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WHAT ARE ORGANIC PEROXIDES?


Organic peroxides are compounds containing 0-0 bond. The 0-0 bond is called the peroxide group. Organic peroxides may be considered derivatives of hydrogen peroxide, where one or both of the hydrogen atoms have been replaced by organic radicals.

The peroxide bond is one of the weakest bonds in organic molecules. Therefore it is very unstable and easily splits into reactive radicals via homolytic cleavage. For this reason they do not exist in nature in big quantities.

If peroxides are classified according to their substitution hydroperoxides ,acyclic dialkyl peroxides and cyclic peroxides are the main three groups.

ORGANIC PEROXIDES AS INITIATORS FOR POLYMERIZATIONS

Organic peroxides act through the splitting of the ―O―O― bond into free radicals, therebye initiating the polymerization or crosslinking of monomers or polymers.

Organic peroxides are used extensively as a source of free radicals for the polymerization of unsaturated monomer. Polymerization of monomers are initiated by free radicals produced by organic peroxides. Organic peroxides are used for monomers containing double bonds. Therefore they are used in polymers like low-density polyethylene (LDPE), polyvinyl chloride (PVC), polyacrylate, polystyrene (EPS, GPPS, HIPS, SAN) and polybutadiene.

Organic peroxides are also used for the rheological control of polypropylene by using molecule breaking. Or they are used as cross linking of monomers or polymers.

Organic peroxides for the production of LDPE, PVC, PS are shown below.

TYPE OF PEROXIDE

STRUCTURE

EXAMPLES


Dialkylperoxides


R-O-O-R

Dicumylperoxide

Ditertbutylperoxide


Peroxyesters

tertbutylperoxybenzoate

Tertbutyl peroxyneodecanoate

Tertbutylperoxypivalate

tertbutylperoxyisobutyrate


Diacylperoxides

Isononanoyl peroxide (Cat K)

Didecanoylperoxide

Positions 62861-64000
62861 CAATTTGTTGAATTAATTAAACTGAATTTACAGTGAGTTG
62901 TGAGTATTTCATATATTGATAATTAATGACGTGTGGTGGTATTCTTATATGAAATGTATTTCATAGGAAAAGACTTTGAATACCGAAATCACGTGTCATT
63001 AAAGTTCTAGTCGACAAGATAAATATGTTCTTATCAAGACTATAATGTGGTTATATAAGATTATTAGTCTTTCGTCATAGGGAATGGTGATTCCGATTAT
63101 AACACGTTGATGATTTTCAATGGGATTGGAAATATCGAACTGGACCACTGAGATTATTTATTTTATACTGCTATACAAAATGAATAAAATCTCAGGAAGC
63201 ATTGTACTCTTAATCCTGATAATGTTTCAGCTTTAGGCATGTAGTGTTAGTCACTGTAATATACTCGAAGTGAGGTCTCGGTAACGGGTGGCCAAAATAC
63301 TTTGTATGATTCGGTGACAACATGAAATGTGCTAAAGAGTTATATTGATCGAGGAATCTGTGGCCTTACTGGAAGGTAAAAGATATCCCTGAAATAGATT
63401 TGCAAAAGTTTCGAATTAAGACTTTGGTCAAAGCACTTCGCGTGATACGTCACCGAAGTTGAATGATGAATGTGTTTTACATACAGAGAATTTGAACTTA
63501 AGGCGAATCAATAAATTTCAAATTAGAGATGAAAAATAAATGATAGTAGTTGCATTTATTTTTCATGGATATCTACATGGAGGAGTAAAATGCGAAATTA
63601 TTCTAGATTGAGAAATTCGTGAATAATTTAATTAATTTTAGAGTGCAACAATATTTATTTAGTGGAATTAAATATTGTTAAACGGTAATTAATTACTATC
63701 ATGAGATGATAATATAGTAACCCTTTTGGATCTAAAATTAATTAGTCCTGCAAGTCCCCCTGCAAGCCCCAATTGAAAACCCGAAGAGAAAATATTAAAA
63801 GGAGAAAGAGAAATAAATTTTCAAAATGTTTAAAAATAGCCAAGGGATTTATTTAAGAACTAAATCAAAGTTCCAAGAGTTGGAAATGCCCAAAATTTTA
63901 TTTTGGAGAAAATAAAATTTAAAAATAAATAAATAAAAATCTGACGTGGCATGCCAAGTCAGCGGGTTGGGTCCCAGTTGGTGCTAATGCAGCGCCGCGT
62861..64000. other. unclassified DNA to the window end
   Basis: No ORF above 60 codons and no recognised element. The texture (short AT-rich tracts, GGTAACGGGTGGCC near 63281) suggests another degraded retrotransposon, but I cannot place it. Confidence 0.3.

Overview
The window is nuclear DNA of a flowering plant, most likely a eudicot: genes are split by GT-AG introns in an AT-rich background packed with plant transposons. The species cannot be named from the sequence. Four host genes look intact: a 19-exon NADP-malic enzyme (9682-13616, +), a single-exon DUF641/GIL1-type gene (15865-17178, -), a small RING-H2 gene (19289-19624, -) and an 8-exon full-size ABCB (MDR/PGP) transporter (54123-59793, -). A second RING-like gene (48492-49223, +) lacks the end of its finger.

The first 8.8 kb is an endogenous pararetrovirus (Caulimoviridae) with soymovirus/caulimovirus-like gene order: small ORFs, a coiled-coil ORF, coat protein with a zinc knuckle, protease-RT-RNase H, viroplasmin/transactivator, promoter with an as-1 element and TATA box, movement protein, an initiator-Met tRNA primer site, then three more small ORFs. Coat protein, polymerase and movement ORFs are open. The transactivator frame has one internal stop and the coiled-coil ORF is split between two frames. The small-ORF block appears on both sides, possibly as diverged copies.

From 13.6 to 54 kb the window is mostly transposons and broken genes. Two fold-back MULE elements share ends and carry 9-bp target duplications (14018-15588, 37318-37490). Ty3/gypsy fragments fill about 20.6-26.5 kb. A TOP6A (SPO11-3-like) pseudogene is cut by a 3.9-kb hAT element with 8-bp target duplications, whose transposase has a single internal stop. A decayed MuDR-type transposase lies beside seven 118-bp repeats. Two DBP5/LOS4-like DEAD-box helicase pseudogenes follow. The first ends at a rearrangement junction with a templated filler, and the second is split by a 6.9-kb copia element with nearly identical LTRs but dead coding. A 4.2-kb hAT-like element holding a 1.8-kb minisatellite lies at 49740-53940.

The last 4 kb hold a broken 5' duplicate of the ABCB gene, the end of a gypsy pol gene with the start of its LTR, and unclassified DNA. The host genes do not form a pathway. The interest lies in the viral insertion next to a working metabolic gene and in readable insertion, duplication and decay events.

Benzoylperoxide

Lauroylperoxide


Peroxydicarbonates

Dimyristylperoxdicarbonate

Di(2-ethylhexyl)peroxydicarbonate

Dicetylperoxdicarbonate

Organic peroxides are available as solids (usually fine powders), liquids or pastes. Some materials, such as water, odourless mineral spirits, and some phthalate esters do not react with organic peroxides and are often used to dilute them. These solvents are called “phelegmatizers”. The diluted mixtures or formulations are less likely to decompose when exposed to heat or physical shock than the undiluted organic peroxide. Dilution makes the unstable peroxides safer to produce, handle, and use.

Organic peroxides are prone to violent decomposition. Safety must be of allmost importance in handling these products. Decomposition can be caused by several factors, but overheating and exposure to metallic impurities must be controlled during handling.

Half-life data is provided for comparison purposes to select among different peroxides for use. Half-life is defined as the time it takes for one half of a given quantity of peroxide in dilute solution to decompose at a given temperature. The decomposition rate is first order and is characterized at a given temperature by the equation -dC/dt=kC where C is peroxide concentration, t is time and k is the first-order rate constant. For convenience in comparing the stability of peroxides in dilute solutions, peroxides are commonly listed according to the temperatures at which they have half-lives of 10 hours or 1 hour. The higher the temperature corresponding to the half-life, the more stable the peroxide. Half-life temperatures can vary based on the manner in which they are determined, especially the solvent used.


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